Reserve Bank of Australia Gov. Michelle Bullock: Israel-Hamas conflict may contribute to oil price increase and global inflation
By Laura Harris // Oct 24, 2023

Reserve Bank of Australia (RBA) Gov. Michelle Bullock explained the potential impacts of the ongoing Israel-Hamas conflict on oil prices and global inflation during her first public appearance at the AFSA Annual Summit Panel in Sydney.

Bullock pointed out that one immediate consequence of the conflict in the Middle East was the rapid surge in oil prices. She noted that higher oil costs have a cascading effect on petrol prices. In turn, these increased fuel costs have a direct impact on the overall inflation rate.

"The initial response to that shock was [that] oil prices rose again. One of the things you would have noticed is [that] the price of petrol even prior to that had been going up, and so that's likely to keep oil prices elevated as people are a little bit unsure about how it's going to impact the supply of oil," she said. (Related: Oil price hike incoming: Drones STRIKE two major oil refineries in Russia.)

According to data from trading economics, crude oil prices have surged by more than six percent since the outbreak of hostilities.

Bullock also raised the potential impacts on global economic growth, especially in regions like Europe. "At the same time, there might be a concern that all of these sorts of defense issues, these war issues, might impact lower growth in places like Europe. And that's a challenge as well because if that slows the world economy, that doesn't help either. So again, it's really a bit of a balancing act here with potential implications," she said.

Global economic uncertainty intensifies amid conflicts in Ukraine and the Middle East

Global economic uncertainty intensifies due to the ongoing Israel-Hamas conflict in the Middle East and the war in Ukraine.

Brendan McKenna, an international economist at Wells Fargo, explained how the Israel-Gaza conflict may hasten deglobalization in an interview with CNN.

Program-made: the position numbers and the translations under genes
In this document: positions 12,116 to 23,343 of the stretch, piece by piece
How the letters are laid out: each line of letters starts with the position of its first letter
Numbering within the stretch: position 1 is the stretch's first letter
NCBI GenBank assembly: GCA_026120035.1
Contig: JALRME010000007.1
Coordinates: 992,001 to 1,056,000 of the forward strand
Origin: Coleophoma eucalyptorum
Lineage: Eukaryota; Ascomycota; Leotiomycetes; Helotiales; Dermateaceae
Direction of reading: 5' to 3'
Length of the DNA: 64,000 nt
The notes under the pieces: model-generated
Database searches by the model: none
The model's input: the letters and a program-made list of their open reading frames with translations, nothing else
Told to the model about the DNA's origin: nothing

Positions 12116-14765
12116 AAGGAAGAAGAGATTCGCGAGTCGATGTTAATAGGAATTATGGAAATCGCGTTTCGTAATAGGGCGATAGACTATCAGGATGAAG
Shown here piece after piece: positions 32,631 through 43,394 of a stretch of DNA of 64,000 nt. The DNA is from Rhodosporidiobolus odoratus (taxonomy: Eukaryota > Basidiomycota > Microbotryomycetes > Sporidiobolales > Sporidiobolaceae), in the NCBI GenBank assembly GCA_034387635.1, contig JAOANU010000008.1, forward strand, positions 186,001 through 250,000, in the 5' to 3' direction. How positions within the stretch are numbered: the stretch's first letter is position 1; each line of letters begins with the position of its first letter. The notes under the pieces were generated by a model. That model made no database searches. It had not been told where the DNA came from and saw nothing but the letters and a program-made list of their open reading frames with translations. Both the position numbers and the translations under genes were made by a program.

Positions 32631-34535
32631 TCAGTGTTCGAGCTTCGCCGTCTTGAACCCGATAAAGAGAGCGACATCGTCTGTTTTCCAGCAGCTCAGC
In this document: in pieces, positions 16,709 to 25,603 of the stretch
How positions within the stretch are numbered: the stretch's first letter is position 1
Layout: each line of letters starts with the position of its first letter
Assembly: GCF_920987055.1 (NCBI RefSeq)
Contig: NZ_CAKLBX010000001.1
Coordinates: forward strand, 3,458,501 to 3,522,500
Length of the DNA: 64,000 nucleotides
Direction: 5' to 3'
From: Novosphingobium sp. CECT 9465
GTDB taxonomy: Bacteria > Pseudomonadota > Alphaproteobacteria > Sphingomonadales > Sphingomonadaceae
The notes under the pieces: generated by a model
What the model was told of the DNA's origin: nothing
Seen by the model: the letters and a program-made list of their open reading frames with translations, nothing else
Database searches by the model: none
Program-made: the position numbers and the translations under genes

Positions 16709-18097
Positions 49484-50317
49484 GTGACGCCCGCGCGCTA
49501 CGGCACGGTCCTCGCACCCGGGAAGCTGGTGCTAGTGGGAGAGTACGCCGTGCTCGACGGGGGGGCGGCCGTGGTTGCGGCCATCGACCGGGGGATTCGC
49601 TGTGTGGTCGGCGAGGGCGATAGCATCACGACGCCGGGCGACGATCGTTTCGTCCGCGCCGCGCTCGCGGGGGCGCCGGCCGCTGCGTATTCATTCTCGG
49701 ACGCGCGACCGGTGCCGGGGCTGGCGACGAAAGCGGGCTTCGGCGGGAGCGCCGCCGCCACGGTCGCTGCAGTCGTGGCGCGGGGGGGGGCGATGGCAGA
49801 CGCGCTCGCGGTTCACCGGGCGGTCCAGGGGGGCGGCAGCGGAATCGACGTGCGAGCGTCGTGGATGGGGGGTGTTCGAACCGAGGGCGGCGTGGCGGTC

"We did have geopolitical relations start to improve in the Middle East, but because of what's going on in Israel and Gaza, it seems like we backtracked on a lot of that positive momentum," McKenna said.

McKenna explained that deglobalization may increase inflation and result in higher interest rates from the Federal Reserve and other major central banks. He stressed that geopolitical fracturing leads to reduced trade cooperation, less information sharing, diminished technology sharing, and weakened financial-market linkages, all of which contribute to deglobalization.

Bryan Mena, a writer for CNN Philippines, backed McKenna's explanation. Mena defined deglobalization as a trend or process where countries are moving away from the principles of globalization, where countries are interconnected through trade, capital flows and information sharing. Instead, it shifts toward more protectionist and self-reliant economic policies to protect domestic industries and reduce reliance on foreign trade.

Meaning, the ongoing conflict in the Middle East could lead to further economic fragmentation and strained relations between major economic players. It has created a volatile situation in the global energy market, with oil prices subject to rapid fluctuations. This volatility, coupled with supply chain disruptions and heightened geopolitical tensions, has increased uncertainty in the global economy.

Follow for updates on the already tight fuel supply amid the ongoing Israel-Hamas conflict.

Watch this Oct. 16 episode of "Brighteon Broadcast News" as Mike Adams, the Health Ranger, discusses the devastating consequences to the global economy of Israel's war on Gaza.

This video is from the Health Ranger Report channel on

More related stories:

US oil price to surge again in December as Saudis cap production and EU embargo takes effect.

Oil prices to rise above $100 a barrel this year due to lack of investment in energy production capacity.

Gas and diesel prices expected to increase as crack spread soars.

Nebraska and South Dakota both declare fuel supply emergencies amid escalating energy crisis.

Americans should expect higher diesel prices, lower supply as winter nears.

Sources include:

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